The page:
Hello! I'm Elise Wahl, the writer, designer, and illustrator behind Timberdoodle Studio. I have worked with over one hundred partners and clients across the country, ranging from small municipalities to federal land management agencies.
About
If you were to draw my career path on a map of the USA, it would look like a toddler had scribbled on it. After receiving a BFA in Art & Technology, I started my career in interpretation working for the National Park Service and U.S. Fish & Wildlife Service in Alaska. In graduate school at University of Wisconsin-Stevens Point, I worked on the Schmeeckle Reserve Interpretive Consulting team while completing a Master of Science. In North Carolina, I helped spearhead the award-winning Kids in Parks (KIP) program, a growing network of interpretive trails that help kids connect with nature. There were also career stops in Nevada, Ohio and Washington, D.C. Yup, scribbles.

No matter where I've been in life, my goal is to help inspire others to love and defend the natural world. My career has taken me to all corners of the country but I’m now happily settled in the Pacific Northwest where I run Timberdoodle Studio and enjoy the mossy forests, salty breezes and open farmland with my husband and big, spotted dog.
Featured Partners & Clients
• Tongass National Forest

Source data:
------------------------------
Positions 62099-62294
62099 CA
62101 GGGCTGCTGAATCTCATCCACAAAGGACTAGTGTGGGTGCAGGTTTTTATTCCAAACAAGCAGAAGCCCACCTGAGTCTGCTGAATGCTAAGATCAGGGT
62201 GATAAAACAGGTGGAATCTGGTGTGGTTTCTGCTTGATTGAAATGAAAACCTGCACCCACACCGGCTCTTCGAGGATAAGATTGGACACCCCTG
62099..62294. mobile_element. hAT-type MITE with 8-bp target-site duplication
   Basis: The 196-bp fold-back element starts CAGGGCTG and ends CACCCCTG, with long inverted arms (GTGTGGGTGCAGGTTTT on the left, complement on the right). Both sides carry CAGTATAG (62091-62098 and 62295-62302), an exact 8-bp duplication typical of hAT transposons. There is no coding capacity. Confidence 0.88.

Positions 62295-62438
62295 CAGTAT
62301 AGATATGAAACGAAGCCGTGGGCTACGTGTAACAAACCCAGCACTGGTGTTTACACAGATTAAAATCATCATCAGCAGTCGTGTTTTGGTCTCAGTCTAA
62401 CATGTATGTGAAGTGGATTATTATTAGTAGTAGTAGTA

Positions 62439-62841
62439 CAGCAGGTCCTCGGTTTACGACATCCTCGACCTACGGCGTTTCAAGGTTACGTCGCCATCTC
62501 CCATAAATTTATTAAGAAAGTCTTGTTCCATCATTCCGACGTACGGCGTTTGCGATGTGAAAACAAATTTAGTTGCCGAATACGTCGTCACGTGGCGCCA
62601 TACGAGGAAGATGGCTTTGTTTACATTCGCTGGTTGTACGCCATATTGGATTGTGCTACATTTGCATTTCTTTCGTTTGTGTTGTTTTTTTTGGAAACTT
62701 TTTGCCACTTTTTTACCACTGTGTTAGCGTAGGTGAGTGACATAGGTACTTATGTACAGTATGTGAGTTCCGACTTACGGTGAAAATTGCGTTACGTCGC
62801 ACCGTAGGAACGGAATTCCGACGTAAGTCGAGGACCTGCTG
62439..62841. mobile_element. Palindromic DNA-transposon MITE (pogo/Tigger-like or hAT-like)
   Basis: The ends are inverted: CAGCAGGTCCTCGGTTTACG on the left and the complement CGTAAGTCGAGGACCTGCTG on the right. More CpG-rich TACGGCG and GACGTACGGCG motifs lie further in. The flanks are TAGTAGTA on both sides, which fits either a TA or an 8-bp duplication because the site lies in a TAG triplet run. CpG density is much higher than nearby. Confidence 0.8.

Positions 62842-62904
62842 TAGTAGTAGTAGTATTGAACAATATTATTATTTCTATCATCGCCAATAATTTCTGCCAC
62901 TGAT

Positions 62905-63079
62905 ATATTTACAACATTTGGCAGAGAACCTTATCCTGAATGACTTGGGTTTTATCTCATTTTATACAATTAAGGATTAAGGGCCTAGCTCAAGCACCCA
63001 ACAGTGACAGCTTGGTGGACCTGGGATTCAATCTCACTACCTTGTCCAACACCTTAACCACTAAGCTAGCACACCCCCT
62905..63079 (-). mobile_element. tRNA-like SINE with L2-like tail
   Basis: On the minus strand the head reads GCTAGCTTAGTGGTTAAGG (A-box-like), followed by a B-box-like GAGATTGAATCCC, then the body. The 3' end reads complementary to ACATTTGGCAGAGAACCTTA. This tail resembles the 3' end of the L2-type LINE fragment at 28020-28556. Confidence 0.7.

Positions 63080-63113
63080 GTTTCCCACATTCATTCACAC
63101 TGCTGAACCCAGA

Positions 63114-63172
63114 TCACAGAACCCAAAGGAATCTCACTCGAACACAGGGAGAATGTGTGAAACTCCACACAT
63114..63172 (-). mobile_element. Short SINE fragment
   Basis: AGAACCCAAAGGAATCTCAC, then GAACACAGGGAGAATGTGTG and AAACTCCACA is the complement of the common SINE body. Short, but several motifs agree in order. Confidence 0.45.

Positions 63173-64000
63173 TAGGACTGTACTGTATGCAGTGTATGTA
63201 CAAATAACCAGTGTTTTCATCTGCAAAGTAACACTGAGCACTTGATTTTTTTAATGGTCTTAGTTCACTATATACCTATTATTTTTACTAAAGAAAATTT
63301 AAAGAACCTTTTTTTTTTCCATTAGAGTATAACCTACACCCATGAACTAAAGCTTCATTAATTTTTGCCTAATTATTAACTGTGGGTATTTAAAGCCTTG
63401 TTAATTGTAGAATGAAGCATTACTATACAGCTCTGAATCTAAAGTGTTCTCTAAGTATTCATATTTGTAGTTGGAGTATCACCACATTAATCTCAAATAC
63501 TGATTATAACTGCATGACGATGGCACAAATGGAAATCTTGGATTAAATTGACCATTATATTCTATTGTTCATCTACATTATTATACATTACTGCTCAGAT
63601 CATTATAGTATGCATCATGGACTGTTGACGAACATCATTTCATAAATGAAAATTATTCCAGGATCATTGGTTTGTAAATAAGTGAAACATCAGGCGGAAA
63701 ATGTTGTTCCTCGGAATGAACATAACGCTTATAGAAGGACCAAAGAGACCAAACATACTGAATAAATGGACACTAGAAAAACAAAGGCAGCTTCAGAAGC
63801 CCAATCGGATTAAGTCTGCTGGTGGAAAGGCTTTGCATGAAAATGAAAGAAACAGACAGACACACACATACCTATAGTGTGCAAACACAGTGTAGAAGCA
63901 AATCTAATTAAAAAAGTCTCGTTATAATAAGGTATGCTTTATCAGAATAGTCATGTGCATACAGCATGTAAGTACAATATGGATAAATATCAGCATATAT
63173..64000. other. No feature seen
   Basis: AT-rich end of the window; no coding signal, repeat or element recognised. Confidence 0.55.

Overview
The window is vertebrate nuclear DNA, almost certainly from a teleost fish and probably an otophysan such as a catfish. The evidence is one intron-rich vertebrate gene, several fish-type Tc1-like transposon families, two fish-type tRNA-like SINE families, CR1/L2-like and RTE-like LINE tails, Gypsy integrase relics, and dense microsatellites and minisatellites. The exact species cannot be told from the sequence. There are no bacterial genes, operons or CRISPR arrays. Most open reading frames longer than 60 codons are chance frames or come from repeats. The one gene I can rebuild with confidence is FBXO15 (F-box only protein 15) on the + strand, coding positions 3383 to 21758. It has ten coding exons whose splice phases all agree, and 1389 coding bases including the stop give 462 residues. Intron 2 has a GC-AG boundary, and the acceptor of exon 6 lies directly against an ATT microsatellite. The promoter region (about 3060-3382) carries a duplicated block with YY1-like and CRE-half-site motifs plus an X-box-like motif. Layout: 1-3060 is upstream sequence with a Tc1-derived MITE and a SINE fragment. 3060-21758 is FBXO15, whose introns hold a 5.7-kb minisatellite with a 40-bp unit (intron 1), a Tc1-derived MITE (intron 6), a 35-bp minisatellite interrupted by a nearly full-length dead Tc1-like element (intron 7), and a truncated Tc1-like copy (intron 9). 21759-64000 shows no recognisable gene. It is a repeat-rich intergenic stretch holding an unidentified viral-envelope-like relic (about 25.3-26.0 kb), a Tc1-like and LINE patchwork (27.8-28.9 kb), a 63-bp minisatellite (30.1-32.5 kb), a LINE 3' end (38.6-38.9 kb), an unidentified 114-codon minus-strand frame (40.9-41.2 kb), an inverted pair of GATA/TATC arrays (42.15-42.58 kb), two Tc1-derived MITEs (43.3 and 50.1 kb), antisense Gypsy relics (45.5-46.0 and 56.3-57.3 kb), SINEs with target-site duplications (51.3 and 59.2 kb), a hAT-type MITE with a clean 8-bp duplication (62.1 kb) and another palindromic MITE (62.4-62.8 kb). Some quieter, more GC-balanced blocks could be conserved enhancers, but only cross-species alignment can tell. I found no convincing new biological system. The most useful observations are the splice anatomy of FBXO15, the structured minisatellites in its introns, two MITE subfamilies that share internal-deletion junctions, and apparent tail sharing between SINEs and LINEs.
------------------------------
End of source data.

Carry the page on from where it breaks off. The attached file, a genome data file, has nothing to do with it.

• National Association for Interpretation
• Custer State Park
• Oregon Islands National Wildlife Refuge
• Environmental Educators of North Carolina
• Oregon State Parks
• Lewis & Clark National Historical Park
• Tillamook Estuaries Partnership
• Idaho State Parks
• Chugach National Forest
• Seedskadee and Cokeville Meadows National Wildlife Refuge Complex
• Tillamook Chamber of Commerce
• The North Carolina Arboretum
• Blandy Experimental Farm | State Arboretum of Virginia
• Lawson Center Boating Museum
• Friends of Wagner Creek
Friends of Netarts Bay Watershed, Estuary, Beach & Sea (WEBS)
• Orange County, California
• Discovery Southeast
About Timberdoodles
American woodcock
Scolopax minor
Timberdoodle is a nickname for the American woodcock (Scolopax minor), a bird that doesn’t fit many norms in the bird world. Unlike other sandpipers, this shorebird is found in fields and forests. Plus, this quirky bird has many adaptions that make it a unique hunter and mate.
Males have an elaborate mating display in the spring and summer. During the night males will launch 100-300 feet in the air with twittering and bubbling sounds. Almost like an amusement park ride, they’ll dive straight back down in a twisting motion. Lady timberdoodles, how does this “sky dance” NOT get your attention?